When it comes to designing your new kitchen, you will often first think about colour schemes, what’s in style and perhaps changing your layout. Something that you may not think about enough, although it will certainly cross your mind, is your kitchen units.
Materials for your Kitchen Units: What to look for
Aside from how you want your kitchen units to look, you have to think about the range of materials that can give you the style and quality that you want. Let’s break down all of these options to help you narrow down your choices based on your needs and lifestyle. We will first begin by looking at what areas you need to think about before making a decision on the material of choice.
No matter the wood type you choose for your kitchen units, you should always consider the grain. Not only will it determine the texture of your units, but it will contribute to the overall look of the room. If you fancy a rustic style kitchen, you will probably want to go for a rough grain. However, if you’re looking for a fresh, modern look, you may wish to consider a smooth material with a fine grain.
Of course, as we first mentioned, you will be thinking about the colour scheme of your kitchen. It is the first area of focus when it comes to talking about your kitchen design. For lighter units, you may want to think about choosing a wood such as pine. Although many prefer white units in their kitchens, the colour you choose is completely up to you. Just be aware that whatever you choose, it must be something you will enjoy for many years to come.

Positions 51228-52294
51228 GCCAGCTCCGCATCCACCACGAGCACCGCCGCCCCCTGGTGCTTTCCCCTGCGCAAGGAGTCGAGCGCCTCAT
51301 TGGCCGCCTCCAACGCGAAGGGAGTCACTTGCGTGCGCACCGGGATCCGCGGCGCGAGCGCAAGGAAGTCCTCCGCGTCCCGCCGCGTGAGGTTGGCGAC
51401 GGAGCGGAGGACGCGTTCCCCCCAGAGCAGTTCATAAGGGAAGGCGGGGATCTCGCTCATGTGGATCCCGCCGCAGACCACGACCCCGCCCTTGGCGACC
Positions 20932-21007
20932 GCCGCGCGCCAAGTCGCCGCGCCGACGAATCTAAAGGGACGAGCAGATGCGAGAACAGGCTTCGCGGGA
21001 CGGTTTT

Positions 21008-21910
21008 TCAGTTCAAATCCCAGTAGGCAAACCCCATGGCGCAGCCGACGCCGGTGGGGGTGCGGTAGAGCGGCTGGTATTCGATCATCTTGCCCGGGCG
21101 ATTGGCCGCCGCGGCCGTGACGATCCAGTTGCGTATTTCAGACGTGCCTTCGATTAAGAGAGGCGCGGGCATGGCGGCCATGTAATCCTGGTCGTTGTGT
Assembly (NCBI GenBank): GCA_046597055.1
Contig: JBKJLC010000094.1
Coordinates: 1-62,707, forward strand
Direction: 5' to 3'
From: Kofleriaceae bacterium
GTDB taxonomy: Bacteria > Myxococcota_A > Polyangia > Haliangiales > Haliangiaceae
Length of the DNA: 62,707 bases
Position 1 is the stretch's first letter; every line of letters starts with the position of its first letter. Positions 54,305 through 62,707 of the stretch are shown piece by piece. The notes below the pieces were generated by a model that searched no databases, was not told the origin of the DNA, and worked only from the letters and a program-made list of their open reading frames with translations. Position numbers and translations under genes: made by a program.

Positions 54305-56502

Now let’s discuss the materials you could choose for your kitchen units.
This is a common material for basic kitchens. MFC is popular due to it being affordable, yet durable at the same time. It’s made from a mixture of scrap wood, sawdust and paper, and faced in melamine laminate. The surface is moisture-resistant, anti-fungal and can be cleaned easily. The chipboard centre will expand and ‘blow’ in the event of moisture making its way in. Of course, most modern units will be completely sealed to prevent this from happening.
MDF (Medium Density Fibreboard)
MDF is another popular choice for many households. It’s considered to be superior to chipboard, making it, of course, costlier. Why? Because it is stronger, denser and has a much smoother and moisture-resistant edge when cut. MDF is made from felted wood fibres that are bonded together under high pressure. It is free from sap and knots and has a smooth surface that can be used for a wide range of finishes to suit your kitchen design.
Timber-faced MDF or Chipboard
To achieve a real-wood feel without the risk of potential warping, a thin veneer of timber is added to either one or both sides of MDF or chipboard. This gives the impression of a single piece of wood.
Plywood is a premium sheet material. It is made from layers of hardwood and is commonly used by bespoke kitchen unit designers. It is extremely solid and stable, but the weight can cause trouble for wall hanging units.
Solid timber in single planks isn’t actually a practical option for units. It’s not as rigid as manmade boards and has the potential to warp over time. The best option is solid-wood made from multiple boards. These are narrow staves of wood, joined together to prevent potential flexing.
Get the Perfect Kitchen Units with Euan Begg Kitchens and Bedrooms
Now you have a good idea of some of the materials you could choose from, it’s time to talk to a kitchen designer about what you want for your new kitchen. Get in touch with Euan Begg Kitchens and Bedrooms today to see how we can bring you a stylish and practical kitchen that you will love your many years to come.